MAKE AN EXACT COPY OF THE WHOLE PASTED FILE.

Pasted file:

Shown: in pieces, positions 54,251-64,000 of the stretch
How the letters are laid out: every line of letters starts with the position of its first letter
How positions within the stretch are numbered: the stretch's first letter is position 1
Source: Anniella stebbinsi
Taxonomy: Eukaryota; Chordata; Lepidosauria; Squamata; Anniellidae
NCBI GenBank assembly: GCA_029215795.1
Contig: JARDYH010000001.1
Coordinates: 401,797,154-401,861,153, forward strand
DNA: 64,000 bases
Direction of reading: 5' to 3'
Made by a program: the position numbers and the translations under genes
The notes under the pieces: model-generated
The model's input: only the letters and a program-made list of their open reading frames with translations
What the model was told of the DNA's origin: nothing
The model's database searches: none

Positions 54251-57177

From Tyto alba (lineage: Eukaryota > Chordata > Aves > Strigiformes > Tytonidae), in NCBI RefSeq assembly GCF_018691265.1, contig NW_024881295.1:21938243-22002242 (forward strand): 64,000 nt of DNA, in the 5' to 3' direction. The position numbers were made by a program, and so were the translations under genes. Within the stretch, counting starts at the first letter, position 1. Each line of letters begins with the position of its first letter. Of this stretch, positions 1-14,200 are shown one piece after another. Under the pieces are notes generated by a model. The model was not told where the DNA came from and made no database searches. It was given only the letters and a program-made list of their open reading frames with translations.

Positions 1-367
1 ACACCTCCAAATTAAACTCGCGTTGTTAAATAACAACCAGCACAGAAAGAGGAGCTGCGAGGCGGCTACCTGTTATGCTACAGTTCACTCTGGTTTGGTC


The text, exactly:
Shown: in pieces, positions 54,251-64,000 of the stretch
How the letters are laid out: every line of letters starts with the position of its first letter
How positions within the stretch are numbered: the stretch's first letter is position 1
Source: Anniella stebbinsi
Taxonomy: Eukaryota; Chordata; Lepidosauria; Squamata; Anniellidae
NCBI GenBank assembly: GCA_029215795.1
Contig: JARDYH010000001.1
Coordinates: 401,797,154-401,861,153, forward strand
DNA: 64,000 bases
Direction of reading: 5' to 3'
Made by a program: the position numbers and the translations under genes
The notes under the pieces: model-generated
The model's input: only the letters and a program-made list of their open reading frames with translations
What the model was told of the DNA's origin: nothing
The model's database searches: none

Positions 54251-57177

From Tyto alba (lineage: Eukaryota > Chordata > Aves > Strigiformes > Tytonidae), in NCBI RefSeq assembly GCF_018691265.1, contig NW_024881295.1:21938243-22002242 (forward strand): 64,000 nt of DNA, in the 5' to 3' direction. The position numbers were made by a program, and so were the translations under genes. Within the stretch, counting starts at the first letter, position 1. Each line of letters begins with the position of its first letter. Of this stretch, positions 1-14,200 are shown one piece after another. Under the pieces are notes generated by a model. The model was not told where the DNA came from and made no database searches. It was given only the letters and a program-made list of their open reading frames with translations.

Positions 1-367
1 ACACCTCCAAATTAAACTCGCGTTGTTAAATAACAACCAGCACAGAAAGAGGAGCTGCGAGGCGGCTACCTGTTATGCTACAGTTCACTCTGGTTTGGTC